Ipsos MORI’s final call poll is now out, and has topline figures of CON 36%(nc), LAB 29%(-1), LDEM 27%(+4). Very much in line with the other companies, all but two of whom have the parties within 1 point of CON 36%, LAB 28%, LDEM 27%.

Last night MORI also rang back 116 people interviewed on Tuesday to check for any last minute swing – and found no significant difference. That’s it until the exit poll!

19 Responses to “Final poll of the campaign”

  1. “The Ipsos MORI survey puts the Conservatives at 36%, Labour at 29% and the Liberal Democrats at 27%.

    According to Sky News’ ready reckoner that would give the Tories the most seats – 279 – but no overall majority.”

  2. Good turnout this morning in Portsmouth this morning. Seems to be a very high turn-out amongst young people.

  3. Edinburgh polling stations experiencing higher than usual levels of voting. This election will reach or exceed the high turnout predicted.

  4. Mildly busy in Manchester, I’ll be telling in Central soon so be interesting to see how things going overall…

  5. [Copied and pasted from previous thread, having posted it just as this thread went up – apologies if that’s bad web manners].

    At the risk of going over old ground, should Cameron find himself short of a majority but ahead overall, what is the protocol and process for who gets first stab at forming a government?

    And, as a lurker to this site, can I echo the comments in praise of it and its prime movers. So many “politics” forums (fora?) are full of bile and filth. This one, by and large, and despite its partisan voices, has retained its intelligence, civility and good-nature.

  6. Blockhead –

    I’ve got a post explaining the mechanics of it here.


  7. @Blockhead

    “At the risk of going over old ground, should Cameron find himself short of a majority but ahead overall, what is the protocol and process for who gets first stab at forming a government?”

    In the scenario you describe?

    Its Brown/ Labour first: pure, clear and simple…..

  8. Many thanks Mr Wells for the site and your patience in these last few weeks.

    I hope that you have booked yourself a nice holiday where every whim can be attended to over the next fortnight or so… ;-).

    Who knows…you may have to do it again in October….!

    Yeghes da….

  9. Thanks for the replies and, Anthony, for the link to that explanation.

  10. Interesting that the polls have all converged around similar numbers in the last few days of the campaign after quite a bit of movement in the middle.

    Am I the only one that thinks they are going to be broadly proved correct in terms of share of the vote?

    Cons on around 36%, Labour on around 28% and Lib Dems on around 27%.

    Even there though a difference of 1% in any of the parties vote could make a drastic difference to the outcome.

    Also what the share of the vote doesn’t tell us is what the swing will be in the marginals – will it be larger than the national swing by around 2% or something less?

    Will there be a smaller regional swing in some areas to save more Labour MP’s and larger regional swings in other areas that will oust them?

    Even if the exit poll confirms the share of the vote from the opinion poll I am not sure it will give us an indication of all of these factors – especially in seats where the result may be very close.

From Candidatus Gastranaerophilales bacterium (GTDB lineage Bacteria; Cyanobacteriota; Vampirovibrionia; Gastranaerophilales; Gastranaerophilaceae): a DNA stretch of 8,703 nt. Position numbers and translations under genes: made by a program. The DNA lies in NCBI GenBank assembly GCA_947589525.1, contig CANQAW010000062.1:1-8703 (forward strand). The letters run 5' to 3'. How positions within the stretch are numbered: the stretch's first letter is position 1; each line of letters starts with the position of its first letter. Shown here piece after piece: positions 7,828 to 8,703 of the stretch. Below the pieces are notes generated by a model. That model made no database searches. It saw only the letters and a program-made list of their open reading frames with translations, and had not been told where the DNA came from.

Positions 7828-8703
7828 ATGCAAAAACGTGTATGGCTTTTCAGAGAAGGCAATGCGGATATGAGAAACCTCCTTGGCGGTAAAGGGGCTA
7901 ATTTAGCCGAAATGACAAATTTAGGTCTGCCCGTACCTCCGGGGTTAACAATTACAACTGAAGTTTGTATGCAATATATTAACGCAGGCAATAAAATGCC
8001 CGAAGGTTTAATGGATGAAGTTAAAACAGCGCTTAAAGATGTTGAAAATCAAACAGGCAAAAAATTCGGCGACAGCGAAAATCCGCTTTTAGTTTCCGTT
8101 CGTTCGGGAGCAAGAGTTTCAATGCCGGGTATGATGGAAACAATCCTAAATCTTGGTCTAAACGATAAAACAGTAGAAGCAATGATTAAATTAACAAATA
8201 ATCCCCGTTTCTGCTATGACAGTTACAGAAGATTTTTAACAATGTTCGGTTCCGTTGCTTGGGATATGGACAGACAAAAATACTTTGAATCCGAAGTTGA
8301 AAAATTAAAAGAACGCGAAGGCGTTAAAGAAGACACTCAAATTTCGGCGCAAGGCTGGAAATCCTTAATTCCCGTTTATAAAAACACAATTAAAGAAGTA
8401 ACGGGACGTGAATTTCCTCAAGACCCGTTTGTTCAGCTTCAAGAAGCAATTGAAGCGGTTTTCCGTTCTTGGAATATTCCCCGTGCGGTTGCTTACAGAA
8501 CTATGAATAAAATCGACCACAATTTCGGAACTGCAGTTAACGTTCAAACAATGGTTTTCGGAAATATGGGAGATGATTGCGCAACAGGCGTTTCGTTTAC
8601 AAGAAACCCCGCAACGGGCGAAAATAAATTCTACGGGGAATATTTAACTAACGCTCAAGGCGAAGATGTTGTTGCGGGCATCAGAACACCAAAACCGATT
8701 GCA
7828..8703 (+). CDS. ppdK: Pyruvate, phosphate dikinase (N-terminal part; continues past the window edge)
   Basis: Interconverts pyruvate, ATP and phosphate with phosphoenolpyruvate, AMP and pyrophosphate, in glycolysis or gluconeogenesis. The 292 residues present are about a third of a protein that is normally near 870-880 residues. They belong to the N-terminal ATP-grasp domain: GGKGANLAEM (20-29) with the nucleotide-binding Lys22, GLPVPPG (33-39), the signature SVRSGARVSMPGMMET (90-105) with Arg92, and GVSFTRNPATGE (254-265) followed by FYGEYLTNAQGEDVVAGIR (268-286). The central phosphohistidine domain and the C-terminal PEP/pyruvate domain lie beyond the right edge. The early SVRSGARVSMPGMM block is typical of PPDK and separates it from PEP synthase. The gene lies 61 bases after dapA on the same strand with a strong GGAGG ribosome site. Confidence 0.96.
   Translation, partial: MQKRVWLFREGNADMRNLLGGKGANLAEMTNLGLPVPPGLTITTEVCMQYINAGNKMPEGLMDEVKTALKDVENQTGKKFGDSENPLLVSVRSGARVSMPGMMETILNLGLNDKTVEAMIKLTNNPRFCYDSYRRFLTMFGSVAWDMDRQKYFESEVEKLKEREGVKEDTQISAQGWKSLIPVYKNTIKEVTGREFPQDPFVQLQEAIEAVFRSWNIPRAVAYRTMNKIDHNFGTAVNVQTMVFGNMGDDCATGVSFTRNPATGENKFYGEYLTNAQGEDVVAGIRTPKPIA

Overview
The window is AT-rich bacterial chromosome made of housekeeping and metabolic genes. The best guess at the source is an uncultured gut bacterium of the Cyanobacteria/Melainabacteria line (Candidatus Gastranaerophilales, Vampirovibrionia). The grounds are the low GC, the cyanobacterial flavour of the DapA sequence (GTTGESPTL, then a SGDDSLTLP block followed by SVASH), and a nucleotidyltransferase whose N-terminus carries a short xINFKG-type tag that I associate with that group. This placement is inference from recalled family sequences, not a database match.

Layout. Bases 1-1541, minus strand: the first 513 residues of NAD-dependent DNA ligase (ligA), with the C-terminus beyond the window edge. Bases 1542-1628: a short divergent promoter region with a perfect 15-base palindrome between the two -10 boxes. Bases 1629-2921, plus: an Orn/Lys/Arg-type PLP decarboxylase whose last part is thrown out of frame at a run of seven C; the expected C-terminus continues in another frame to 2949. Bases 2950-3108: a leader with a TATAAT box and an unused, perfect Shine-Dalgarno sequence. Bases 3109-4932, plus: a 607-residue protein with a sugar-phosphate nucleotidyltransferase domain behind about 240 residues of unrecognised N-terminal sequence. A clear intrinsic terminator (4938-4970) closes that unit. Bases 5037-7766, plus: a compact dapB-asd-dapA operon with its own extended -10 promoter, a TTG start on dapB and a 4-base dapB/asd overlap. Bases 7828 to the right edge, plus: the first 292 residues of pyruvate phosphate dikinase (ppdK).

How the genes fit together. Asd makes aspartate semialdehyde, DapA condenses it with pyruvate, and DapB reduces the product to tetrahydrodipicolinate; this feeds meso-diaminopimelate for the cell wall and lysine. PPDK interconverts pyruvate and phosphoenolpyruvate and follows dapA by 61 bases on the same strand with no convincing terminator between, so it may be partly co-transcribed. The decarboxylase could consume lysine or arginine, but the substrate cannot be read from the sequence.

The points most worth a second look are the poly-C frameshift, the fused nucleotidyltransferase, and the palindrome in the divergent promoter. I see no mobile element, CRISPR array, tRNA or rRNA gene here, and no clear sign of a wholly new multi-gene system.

11. Gary

    If you read Anthony’s bit on exit polls you will see that the pollsters forcast the number of seats not percentage share.

  12. It’s fanciful and idle speculation but I can’t help wondering if the fact Nigel Farage’s plane crash is the main – and only political – news story today could give a publicity boost to the one party surmised to draw people away from the Conservative core……

    Even a personal sympathy boost in his own contest, if it saw him ousting John Bercow could have an interesting effect, as the selection of a different Tory speaker would be one less vote to rely on in a hung parliament….


  13. I doubt the crash will be enough for him to topple Bercow, else we’re going to see a lot of planes crashing next election!

  14. They couldn’t find the key for my village polling station this morning, so the first votes were cast in a car. The fact that I took the key to bed with me, and that, unusually, I didn’t wake up until 6.55 am, was not an attempt by me to reduce William Hague’s majority.

  15. Gattino – it was a mid-air collision with a pig….

    Or a Dutchman (my uncle)

    I personally believe the LibDem wobblers are going to have a bigger effect than the UKIP wobblers on the results. 35 30 25 is not beyond possibility (and I’m still not sure which is the 30 and which the 25, owing to my sense there’s a lot of shyness among those who say they might change their mind)

  16. All very quiet in south bucks. I was the only one there. Perhaps I missed the rush(?)

    Decided to vote this time after abstaining last time.

  17. Gosh, that’s my prediction! Hope they are right!

  18. Still no more than statistical differences from last night: C 35.5, LD/Lab more or less tied.

    Expect to see some quite wide variations though across the country, and for the first time in years, the variations will be the most important thing. It could be decided by a few 10s of thousands of votes being in the right place or wrong place.

    looking forward to 10.02pm!

  19. Well hereabouts people are flocking East European-style to vote. No queueing but certainly much more activity than in previous elections.

    If this is reflected in seats where local elections are taking place, it bodes well for a democratic choice.